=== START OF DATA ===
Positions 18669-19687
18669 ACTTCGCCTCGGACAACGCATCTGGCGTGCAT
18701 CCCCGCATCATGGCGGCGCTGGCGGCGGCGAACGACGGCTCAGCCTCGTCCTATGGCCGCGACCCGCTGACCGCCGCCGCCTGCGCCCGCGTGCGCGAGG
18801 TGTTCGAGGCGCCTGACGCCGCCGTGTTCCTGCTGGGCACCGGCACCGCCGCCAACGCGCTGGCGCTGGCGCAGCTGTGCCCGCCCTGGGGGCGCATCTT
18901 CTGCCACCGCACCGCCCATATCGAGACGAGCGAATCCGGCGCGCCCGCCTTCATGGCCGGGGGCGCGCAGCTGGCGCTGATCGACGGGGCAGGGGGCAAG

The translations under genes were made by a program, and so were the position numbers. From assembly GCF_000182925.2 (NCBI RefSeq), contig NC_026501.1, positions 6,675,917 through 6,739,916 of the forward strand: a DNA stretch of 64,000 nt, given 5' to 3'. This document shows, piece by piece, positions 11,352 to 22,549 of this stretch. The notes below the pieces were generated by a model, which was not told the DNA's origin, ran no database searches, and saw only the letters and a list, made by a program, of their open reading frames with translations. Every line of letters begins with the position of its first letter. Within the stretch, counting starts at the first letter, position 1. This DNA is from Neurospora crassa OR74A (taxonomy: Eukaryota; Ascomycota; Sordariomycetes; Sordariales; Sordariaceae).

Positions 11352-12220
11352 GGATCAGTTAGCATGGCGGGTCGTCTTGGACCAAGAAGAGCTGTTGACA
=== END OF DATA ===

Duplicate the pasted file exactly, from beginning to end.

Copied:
Positions 18669-19687
18669 ACTTCGCCTCGGACAACGCATCTGGCGTGCAT
18701 CCCCGCATCATGGCGGCGCTGGCGGCGGCGAACGACGGCTCAGCCTCGTCCTATGGCCGCGACCCGCTGACCGCCGCCGCCTGCGCCCGCGTGCGCGAGG
18801 TGTTCGAGGCGCCTGACGCCGCCGTGTTCCTGCTGGGCACCGGCACCGCCGCCAACGCGCTGGCGCTGGCGCAGCTGTGCCCGCCCTGGGGGCGCATCTT
18901 CTGCCACCGCACCGCCCATATCGAGACGAGCGAATCCGGCGCGCCCGCCTTCATGGCCGGGGGCGCGCAGCTGGCGCTGATCGACGGGGCAGGGGGCAAG

The translations under genes were made by a program, and so were the position numbers. From assembly GCF_000182925.2 (NCBI RefSeq), contig NC_026501.1, positions 6,675,917 through 6,739,916 of the forward strand: a DNA stretch of 64,000 nt, given 5' to 3'. This document shows, piece by piece, positions 11,352 to 22,549 of this stretch. The notes below the pieces were generated by a model, which was not told the DNA's origin, ran no database searches, and saw only the letters and a list, made by a program, of their open reading frames with translations. Every line of letters begins with the position of its first letter. Within the stretch, counting starts at the first letter, position 1. This DNA is from Neurospora crassa OR74A (taxonomy: Eukaryota; Ascomycota; Sordariomycetes; Sordariales; Sordariaceae).

Positions 11352-12220
11352 GGATCAGTTAGCATGGCGGGTCGTCTTGGACCAAGAAGAGCTGTTGACA